Our Gemara on Amud Beis tells us about the quality of prayer that Moshe and Aharon had in comparison to Yehoshua. Moshe and Aharon “fell on their faces”, while Yehoshua tore his clothes.

Rashi explains that some people are able to have their prayers answered merely by falling on their face in prayer like Moshe and Aharon did, while others need to also rend their clothes like Yehoshua did.  Torah Temimah (Bamidbar 14:5) elaborates on this theme, explaining that the person of lesser spiritual stature may need to endure more suffering before his prayers are answered.

I will add the following thought.  The two actions, “falling” and “tearing” also can be understood metaphorically as referring to the two kinds of bottoms a person hits before he makes a change.  Sometimes, just falling and slipping is enough of a bottom to hit in order to wake up to correct our actions.  However, sometimes when we fall, we haven’t yet fully hit our bottom.  We still hold onto our comfortable rationalizations.  If we are of that kind, we will need to do more than just hit bottom.  We will need to tear everything up and start all over again.  As says: “And rend your hearts and not your garments, and return to the Lord your God” (Yoel 2:13)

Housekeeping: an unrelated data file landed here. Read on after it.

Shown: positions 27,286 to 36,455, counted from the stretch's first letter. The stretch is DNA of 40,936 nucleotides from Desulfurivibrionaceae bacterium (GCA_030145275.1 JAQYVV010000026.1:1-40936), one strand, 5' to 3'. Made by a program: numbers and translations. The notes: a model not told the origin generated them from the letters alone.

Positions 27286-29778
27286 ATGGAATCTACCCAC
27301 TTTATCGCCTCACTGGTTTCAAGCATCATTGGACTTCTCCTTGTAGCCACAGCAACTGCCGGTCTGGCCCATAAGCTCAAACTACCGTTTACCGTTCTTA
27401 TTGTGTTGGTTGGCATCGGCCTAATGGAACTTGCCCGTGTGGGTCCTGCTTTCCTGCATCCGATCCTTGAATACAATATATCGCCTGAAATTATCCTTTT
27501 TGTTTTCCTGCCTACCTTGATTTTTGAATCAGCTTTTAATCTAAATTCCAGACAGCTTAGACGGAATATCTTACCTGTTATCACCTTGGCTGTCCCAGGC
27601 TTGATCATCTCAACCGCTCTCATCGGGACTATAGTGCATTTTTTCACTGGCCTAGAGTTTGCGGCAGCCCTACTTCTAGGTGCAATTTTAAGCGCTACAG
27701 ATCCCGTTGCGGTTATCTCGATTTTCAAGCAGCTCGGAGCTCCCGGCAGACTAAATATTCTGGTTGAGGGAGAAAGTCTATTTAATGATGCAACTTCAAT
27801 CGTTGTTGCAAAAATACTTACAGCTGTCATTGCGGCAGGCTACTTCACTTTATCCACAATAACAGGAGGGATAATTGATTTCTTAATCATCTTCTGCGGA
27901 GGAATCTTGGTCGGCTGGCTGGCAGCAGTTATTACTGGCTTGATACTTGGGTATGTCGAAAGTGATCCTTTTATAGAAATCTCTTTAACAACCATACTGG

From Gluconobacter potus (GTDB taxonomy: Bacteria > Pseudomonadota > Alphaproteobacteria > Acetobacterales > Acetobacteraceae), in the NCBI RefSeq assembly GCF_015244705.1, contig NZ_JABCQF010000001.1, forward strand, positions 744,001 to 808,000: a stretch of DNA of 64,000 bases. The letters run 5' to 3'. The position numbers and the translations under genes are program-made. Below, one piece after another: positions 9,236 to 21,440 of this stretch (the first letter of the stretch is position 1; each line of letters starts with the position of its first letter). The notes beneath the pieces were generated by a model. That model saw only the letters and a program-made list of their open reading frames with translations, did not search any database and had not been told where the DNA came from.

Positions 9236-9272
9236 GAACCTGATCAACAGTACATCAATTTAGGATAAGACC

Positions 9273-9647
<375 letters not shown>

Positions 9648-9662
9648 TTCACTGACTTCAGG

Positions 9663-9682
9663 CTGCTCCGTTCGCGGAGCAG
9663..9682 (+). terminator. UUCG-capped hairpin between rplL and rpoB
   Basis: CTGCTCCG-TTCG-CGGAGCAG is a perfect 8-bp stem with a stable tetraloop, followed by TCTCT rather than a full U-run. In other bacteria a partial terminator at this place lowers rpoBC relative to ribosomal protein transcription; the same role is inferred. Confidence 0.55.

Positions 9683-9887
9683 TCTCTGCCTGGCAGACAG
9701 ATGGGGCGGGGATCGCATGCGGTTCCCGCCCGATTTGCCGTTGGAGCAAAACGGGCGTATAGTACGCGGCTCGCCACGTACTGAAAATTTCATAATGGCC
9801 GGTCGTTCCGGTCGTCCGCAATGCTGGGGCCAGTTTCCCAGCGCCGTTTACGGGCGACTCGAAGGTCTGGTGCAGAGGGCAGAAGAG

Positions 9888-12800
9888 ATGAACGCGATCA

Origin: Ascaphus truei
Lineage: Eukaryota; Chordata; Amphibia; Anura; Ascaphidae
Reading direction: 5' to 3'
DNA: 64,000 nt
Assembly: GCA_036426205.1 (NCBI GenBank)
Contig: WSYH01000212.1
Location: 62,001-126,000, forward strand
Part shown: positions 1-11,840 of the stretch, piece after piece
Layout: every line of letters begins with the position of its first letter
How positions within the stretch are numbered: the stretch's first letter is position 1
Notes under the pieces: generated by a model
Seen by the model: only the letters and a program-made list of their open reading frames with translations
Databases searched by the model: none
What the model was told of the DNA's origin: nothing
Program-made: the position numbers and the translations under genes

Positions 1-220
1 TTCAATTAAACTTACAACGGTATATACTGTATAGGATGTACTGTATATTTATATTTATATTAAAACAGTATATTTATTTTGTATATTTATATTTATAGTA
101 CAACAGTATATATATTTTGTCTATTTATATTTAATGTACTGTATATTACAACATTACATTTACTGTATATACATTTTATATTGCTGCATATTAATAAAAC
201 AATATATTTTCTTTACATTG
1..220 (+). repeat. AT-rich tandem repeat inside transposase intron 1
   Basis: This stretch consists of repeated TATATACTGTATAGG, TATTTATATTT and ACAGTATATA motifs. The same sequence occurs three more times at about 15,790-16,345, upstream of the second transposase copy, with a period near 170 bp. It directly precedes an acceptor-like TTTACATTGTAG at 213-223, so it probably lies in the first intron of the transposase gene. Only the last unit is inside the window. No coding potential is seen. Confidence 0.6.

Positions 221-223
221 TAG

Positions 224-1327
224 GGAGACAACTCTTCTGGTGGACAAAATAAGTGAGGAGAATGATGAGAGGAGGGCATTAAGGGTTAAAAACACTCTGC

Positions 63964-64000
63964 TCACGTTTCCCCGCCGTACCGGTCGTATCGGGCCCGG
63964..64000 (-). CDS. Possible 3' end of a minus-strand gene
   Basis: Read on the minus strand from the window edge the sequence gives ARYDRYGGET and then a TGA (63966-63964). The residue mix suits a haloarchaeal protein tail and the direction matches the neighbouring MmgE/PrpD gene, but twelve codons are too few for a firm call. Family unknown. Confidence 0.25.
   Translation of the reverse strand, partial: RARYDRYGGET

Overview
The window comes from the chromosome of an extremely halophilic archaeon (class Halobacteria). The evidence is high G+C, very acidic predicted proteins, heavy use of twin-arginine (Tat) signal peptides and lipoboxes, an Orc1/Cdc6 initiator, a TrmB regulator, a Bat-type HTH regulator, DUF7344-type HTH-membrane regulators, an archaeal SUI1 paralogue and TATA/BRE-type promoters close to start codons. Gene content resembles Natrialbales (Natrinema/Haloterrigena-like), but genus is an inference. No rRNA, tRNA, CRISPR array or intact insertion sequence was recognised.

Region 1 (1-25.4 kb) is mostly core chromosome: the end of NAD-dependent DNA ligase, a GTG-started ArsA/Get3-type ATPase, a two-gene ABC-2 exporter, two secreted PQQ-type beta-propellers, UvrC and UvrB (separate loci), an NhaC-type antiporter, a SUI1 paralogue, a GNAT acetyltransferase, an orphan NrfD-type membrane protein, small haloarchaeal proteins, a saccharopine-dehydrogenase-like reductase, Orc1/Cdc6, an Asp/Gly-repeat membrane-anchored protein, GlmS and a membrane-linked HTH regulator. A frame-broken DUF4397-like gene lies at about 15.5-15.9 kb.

In Jungian dream symbolism and in mystical thought, clothes represent the persona that we show the world. Sometimes, to merit having our prayers answered, we will need to completely shred the old version of ourselves who we pretended to be, and start over again.

For Video versions of this click here, and look for title and daf.  

Translations Courtesy of Sefaria, (except when, sometimes, I disagree with the translation cool.)